The University of Michigan on Friday (1-13-22) released the preliminary results of its Consumer Sentiment Index (CSI) for January.
The Index of Consumer Sentiment rose to a reading of 64.6 in January, up from its reading of 59.7 in December. This is a month-over-month increase of 8.2% but down 3.9% year-over-year (67.2 in January 2022).
The Current Economic Conditions increased to a reading of 68.6 in January, up from its reading of 59.4 in December. This is a month-over-month improvement of 15.5% but down 4.7% year-over-year (72.0 in January 2022).
The Index of Consumer Expectations rose to a reading of 62.0 in January, up from its reading of 59.9 in December. This is a month-over-month increase of 3.5% but down 3.3% year-over-year (64.1 in January 2022).
In remarks and analysis prepared to accompany the release of the preliminary January Consumer Sentiment Index, Dr. Joanne Hsu, Director of Surveys for the University of Michigan, said:
“Consumer sentiment remained low from a historical perspective but continued lifting for the second consecutive month, rising 8% above December and reaching about 4% below a year ago. Current assessments of personal finances surged 16% to its highest reading in eight months on the basis of higher incomes and easing inflation. Although the short-run economic outlook fell modestly from December, the long-run outlook rose 7% to its highest level in nine months and is now 17% below its historical average.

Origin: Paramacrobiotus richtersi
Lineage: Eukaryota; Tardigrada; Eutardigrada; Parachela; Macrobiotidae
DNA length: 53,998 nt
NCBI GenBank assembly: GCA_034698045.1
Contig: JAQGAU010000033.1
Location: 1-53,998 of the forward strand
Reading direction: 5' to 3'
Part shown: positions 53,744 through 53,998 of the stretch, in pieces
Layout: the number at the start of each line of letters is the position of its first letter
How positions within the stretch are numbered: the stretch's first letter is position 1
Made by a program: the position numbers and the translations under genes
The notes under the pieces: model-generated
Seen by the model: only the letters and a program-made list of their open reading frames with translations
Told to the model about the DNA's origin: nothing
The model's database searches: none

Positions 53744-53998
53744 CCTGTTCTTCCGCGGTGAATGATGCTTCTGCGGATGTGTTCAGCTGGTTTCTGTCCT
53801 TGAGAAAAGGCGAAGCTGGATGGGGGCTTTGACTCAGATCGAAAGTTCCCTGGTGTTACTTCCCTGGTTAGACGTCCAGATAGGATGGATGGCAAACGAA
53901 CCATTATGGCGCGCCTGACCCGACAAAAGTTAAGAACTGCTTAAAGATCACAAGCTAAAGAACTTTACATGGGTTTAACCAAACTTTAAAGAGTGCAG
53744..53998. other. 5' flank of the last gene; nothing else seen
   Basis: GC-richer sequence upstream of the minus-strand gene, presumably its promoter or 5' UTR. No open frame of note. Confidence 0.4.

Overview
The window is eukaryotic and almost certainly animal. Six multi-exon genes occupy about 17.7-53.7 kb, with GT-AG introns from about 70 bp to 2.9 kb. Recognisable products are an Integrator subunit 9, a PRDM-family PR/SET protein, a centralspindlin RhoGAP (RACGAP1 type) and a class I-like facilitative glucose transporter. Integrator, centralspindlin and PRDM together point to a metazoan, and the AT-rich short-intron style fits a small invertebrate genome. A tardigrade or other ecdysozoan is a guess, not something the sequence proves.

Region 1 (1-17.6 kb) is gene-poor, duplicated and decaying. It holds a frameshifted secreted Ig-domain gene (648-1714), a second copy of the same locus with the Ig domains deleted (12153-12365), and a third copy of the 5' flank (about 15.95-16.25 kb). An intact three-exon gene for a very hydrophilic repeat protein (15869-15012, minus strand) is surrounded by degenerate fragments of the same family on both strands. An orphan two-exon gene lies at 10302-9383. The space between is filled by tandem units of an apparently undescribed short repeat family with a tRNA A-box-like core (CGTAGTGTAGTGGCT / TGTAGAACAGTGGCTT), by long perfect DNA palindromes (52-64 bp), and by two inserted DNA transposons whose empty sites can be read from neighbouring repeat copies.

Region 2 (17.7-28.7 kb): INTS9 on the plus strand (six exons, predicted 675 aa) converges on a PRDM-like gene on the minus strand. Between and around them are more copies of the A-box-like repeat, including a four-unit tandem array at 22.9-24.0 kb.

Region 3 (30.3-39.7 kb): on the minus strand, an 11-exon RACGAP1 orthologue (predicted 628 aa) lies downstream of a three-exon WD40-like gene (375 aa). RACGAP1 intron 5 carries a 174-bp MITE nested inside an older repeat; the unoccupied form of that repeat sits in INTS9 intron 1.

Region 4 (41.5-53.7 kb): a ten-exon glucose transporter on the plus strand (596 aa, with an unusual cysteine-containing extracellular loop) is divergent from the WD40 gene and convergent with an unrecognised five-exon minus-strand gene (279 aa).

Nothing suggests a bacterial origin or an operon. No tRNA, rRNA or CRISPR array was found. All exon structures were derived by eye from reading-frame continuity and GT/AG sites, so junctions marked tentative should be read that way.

Year-ahead inflation expectations receded for the fourth straight month, falling to 4.0% in January from 4.4% in December. The current reading is the lowest since April 2021 but remains well above the 2.3–3.0% range seen in the two years prior to the pandemic. Long-run inflation expectations were little changed from December at 3.0%, again staying within the narrow 2.9–3.1% range for 17 of the last 18 months. Long-run inflation expectations remain elevated relative to the 2.2–2.6% range seen in the two years pre-pandemic. Uncertainty over both inflation expectations measures remains high, and changes in global factors in the months ahead may generate a reversal in recent improvements.”
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